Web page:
When Frank notes that we are all mortal, all going to die, it is not a somber admittance. He is a writer of worldly truths. He is warning us. Be mindful of your mortality, he says. For you never know when the next goodbye is coming, and a sudden farewell is more wrenching than a gradual growing apart. The slow death of things gives us time to understand, accept, and move on. But often growing up surprises us; we aren’t ready to give up our swings and ships. Too bad, preparedness truly “won’t change a thing.”

Still, we return to a line from the first verse, which keeps the song hopeful: “I’m still kicking.” Meaning, “Strawberry Swing” is a celebration of life. Frank’s heart still beats, his emotions still course through him, and his memories are still potent enough to move him. It’s a blessing, then, to be able to look back on our strawberry swings fondly. Looping the song into itself, we get the sense Frank is playing two roles. He is a documentarian, and he is a soothsayer. He warns us to hold on to the present, but he also brings us great solace with his observations. There is no shame in only being able to appreciate the past once it has moved through us, he teaches.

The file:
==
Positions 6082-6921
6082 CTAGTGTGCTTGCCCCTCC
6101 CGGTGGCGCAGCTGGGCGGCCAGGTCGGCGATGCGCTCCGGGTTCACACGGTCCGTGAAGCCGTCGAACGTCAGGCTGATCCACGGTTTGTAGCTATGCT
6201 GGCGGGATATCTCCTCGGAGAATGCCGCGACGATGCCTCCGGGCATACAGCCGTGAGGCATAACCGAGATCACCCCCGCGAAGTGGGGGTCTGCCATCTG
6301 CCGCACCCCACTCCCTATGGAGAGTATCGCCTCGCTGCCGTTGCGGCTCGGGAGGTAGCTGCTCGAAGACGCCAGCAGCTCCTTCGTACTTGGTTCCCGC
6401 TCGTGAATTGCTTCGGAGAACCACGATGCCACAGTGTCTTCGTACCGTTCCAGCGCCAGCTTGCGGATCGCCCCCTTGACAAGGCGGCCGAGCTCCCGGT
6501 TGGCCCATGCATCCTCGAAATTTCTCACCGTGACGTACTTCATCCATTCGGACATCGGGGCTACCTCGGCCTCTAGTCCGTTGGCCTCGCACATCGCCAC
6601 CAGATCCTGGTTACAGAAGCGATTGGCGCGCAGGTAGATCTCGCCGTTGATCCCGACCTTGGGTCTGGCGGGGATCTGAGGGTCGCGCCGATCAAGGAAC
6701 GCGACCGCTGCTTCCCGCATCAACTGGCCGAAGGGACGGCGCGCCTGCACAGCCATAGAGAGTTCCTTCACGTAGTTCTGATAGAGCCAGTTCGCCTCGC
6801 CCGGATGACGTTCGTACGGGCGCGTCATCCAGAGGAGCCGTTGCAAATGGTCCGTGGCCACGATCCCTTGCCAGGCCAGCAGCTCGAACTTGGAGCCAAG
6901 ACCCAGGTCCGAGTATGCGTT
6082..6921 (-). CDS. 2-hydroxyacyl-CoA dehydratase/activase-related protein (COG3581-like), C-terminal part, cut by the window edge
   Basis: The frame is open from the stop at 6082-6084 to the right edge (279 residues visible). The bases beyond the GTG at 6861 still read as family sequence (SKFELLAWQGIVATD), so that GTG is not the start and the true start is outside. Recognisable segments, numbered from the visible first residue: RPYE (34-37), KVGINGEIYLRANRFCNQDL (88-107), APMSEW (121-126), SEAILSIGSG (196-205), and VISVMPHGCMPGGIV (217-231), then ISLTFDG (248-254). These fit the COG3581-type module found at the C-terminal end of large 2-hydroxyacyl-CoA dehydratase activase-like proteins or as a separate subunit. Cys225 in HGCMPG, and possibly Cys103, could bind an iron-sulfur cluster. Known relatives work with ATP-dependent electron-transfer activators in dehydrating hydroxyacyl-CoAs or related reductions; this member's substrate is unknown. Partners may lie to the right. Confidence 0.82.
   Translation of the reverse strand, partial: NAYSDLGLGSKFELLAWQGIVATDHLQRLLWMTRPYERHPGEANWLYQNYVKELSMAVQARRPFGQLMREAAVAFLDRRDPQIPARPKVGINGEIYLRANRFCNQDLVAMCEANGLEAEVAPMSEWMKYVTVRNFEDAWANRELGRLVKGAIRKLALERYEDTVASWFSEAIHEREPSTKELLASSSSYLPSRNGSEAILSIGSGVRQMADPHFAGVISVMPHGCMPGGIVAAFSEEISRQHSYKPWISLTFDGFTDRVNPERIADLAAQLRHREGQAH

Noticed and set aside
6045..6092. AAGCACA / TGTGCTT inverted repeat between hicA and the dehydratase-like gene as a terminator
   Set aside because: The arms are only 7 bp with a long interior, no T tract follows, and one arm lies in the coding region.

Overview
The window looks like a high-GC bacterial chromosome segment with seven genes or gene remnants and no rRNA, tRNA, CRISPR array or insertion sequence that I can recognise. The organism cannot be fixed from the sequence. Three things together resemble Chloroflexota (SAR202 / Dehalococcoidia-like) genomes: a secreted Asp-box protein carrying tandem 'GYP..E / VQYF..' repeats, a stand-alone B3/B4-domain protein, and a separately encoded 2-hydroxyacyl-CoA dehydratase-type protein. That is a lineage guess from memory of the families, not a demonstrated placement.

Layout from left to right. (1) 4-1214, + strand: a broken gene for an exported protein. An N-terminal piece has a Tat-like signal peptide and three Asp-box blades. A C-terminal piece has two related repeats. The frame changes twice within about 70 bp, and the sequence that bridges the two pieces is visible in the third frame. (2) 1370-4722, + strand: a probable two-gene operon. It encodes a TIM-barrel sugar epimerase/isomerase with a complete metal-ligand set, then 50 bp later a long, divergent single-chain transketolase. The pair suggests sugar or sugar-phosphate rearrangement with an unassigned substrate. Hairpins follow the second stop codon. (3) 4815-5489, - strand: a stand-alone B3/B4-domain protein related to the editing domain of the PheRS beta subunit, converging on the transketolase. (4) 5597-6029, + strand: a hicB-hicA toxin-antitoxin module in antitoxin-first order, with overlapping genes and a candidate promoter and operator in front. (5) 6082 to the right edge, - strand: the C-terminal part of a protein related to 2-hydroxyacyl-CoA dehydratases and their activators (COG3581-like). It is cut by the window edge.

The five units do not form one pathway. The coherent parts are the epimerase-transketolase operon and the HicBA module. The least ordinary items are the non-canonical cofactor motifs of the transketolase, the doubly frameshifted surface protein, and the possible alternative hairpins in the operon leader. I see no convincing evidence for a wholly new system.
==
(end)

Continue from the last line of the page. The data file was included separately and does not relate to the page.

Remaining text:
In truth, loving the good times is a beautiful thing, it is a reminder we can summon even more good times. As I laze about and cry over the “easier” times, I commit a great sin: I forget about my ability to enrich the present. We are a wistful culture, and social media only amplifies the tendency to fixate on what is out of our reach. But that which we hold in our hands now, that too can become a tender and impressing thing. Remember the strawberries you painted, the pirate ships you scaled, but also think of the coffee you had this morning and how it coated your mouth just so. Fall in love with that moment just as much as you find yourself falling for your past.

The duality of “Strawberry Swing” is a reminder to make blessings out of the ordinary. We can, and we will.